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Homework Kid

Does it feel like that school assignment is going to take FOREVER to complete? Looking for some inspiration? Here's a list of quick tips to give you the extra push you need to finish that pesky paper . . . and put a smile on your face!

  1. Make a List, Check It Twice: If you have assignments flying at you from all different subjects, create a priority list that starts with what's due soonest as number one. Chances are the due dates will be spread out over time, so what you thought was a gigantic load of work won't actually be that overwhelming. Rate all the assignments based on how long you think they'll take, which ones seem like the hardest, or by subject. No matter how you rank them, you can start methodically working through them, and once you finish an assignment, go ahead and check it off your list!
  2. Homework for kids: Get It Over With: If you only have one project to complete, JUST DO IT. Imagine how it's going to feel when that one essay is complete. You're free! You can play basketball! You can ride your bike! You can hang out with friends (assuming all their homework for kids is done too)!
  3. Work With Study Buddies: Bond over textbooks with your friends. As long as you guys keep focused on studying, working in a group may indeed increase your productivity. You're all working towards a common goal of completing your homework for kids and when it's time for a break, you're already together!
  4. Homework for kids: Take a Break: There's nothing wrong with taking a 15-minute break if you feel like you need to rejuvenate yourself. Get up, stretch, make a snack, IM friends, hop in the shower, call your grandma, write a letter — do something completely unrelated to homework for kids. Once you're refreshed, you'll be ready to concentrate again.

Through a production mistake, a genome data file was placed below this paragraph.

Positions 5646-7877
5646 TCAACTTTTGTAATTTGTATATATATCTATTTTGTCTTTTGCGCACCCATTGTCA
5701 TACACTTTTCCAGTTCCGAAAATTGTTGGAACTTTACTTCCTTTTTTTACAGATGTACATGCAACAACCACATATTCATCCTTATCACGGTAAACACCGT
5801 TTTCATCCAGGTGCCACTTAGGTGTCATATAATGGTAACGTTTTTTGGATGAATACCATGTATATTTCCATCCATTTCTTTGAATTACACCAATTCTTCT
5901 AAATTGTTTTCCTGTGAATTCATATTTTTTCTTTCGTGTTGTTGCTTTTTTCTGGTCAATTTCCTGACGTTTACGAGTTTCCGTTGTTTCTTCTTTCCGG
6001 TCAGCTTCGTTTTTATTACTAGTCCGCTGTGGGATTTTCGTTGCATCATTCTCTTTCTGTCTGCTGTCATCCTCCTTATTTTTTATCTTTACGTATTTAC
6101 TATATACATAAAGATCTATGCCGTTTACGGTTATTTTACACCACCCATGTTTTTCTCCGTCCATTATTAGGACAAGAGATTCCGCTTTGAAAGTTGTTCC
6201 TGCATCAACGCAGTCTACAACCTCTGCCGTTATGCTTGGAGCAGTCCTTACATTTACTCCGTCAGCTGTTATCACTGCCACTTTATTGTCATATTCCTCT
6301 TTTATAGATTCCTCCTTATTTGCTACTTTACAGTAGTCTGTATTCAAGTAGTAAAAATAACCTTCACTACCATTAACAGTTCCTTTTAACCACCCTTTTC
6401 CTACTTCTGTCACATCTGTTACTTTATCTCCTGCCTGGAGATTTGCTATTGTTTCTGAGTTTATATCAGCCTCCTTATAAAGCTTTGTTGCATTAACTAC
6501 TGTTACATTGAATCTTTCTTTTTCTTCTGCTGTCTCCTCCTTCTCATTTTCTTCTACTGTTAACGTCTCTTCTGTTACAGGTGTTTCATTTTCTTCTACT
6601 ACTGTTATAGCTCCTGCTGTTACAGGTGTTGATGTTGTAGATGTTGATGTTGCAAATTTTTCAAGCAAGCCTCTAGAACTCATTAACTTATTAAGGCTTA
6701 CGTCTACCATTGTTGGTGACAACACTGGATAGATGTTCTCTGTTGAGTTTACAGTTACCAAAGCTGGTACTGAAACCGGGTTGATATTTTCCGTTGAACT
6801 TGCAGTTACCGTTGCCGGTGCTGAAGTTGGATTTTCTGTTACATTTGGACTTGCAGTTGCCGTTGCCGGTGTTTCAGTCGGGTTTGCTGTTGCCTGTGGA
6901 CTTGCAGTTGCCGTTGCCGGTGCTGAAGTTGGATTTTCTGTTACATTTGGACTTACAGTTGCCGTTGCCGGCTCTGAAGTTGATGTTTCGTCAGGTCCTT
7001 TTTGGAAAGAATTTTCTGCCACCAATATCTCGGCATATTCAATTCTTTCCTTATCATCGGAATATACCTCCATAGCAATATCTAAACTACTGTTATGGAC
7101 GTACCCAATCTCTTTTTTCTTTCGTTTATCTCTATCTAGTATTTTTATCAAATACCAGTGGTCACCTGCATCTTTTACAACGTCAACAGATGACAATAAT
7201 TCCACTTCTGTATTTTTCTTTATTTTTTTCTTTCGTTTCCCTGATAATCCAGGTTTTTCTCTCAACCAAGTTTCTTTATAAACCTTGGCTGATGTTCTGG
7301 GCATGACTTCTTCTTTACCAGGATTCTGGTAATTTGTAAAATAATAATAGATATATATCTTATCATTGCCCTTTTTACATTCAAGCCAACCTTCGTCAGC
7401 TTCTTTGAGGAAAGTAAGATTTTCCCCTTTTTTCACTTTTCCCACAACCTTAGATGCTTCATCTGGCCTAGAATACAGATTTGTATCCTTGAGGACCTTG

5. Reward Yourself: Make a deal with yourself before you begin to make a sizable dent in your workload. It can be anything from "If I finish this paper a day early, I'll buy that new DVD I've wanted," to "When I finish 20 math problems, I get to watch the game on TV tonight."
  6. Homework for kids: Tap Your Feet: Understandably, some people can't concentrate with music playing. But if putting tunes on helps you plow through assignments, slip your favorite CD in the stereo or turn the radio on, and do your work to the flow of the melody. And consider this: studies have shown that the part of the brain that is used to solve mathematical problems is stimulated by classical music. So crank up the Mozart when you're multiplying fractions!
  7. Homework for kids: Show the Teacher What You Can Do: Maybe you're not looking forward to doing a paper because you got a bad grade on the last one. Well, take this as an opportunity to show the teacher what you've got! If you feel like the situation is hopeless, just imagine the look on your teacher's face when you blow him away with your brilliance.
  8. Homework for kids: Pump Yourself Up: Sometimes it's hard to settle down and do homework for kids because you've been sitting in class all day and need to burn off some excess energy. Do some jumping jacks or sit-ups, run a mile, or just dance around like crazy in your room. It'll get the adrenaline going, and you'll feel like homework is just a little hurdle to jump over. So get to it!

President Obama’s pick for Education Secretary, John King, Jr., is headed for confirmation Mar. 9. King’s track record shows he loves standardized testing and quantifying learning. If he loves numbers and research, he should welcome what some teachers and families have known for years: that homework at young ages does more harm than good.

Click here to get Time for Parents, a roundup of the week’s parenting news that doesn’t feel like homework.

We’re currently enmeshed in a high-pressure approach to learning that starts with homework being assigned in kindergarten and even preschool. Homework dominates after-school time in many households and has been dubbed the 21st century’s “new family dinner.” Overtired children complain and collapse. Exasperated parents cajole and nag. These family fights often ends in tears, threats, and parents secretly finishing their kid’s homework.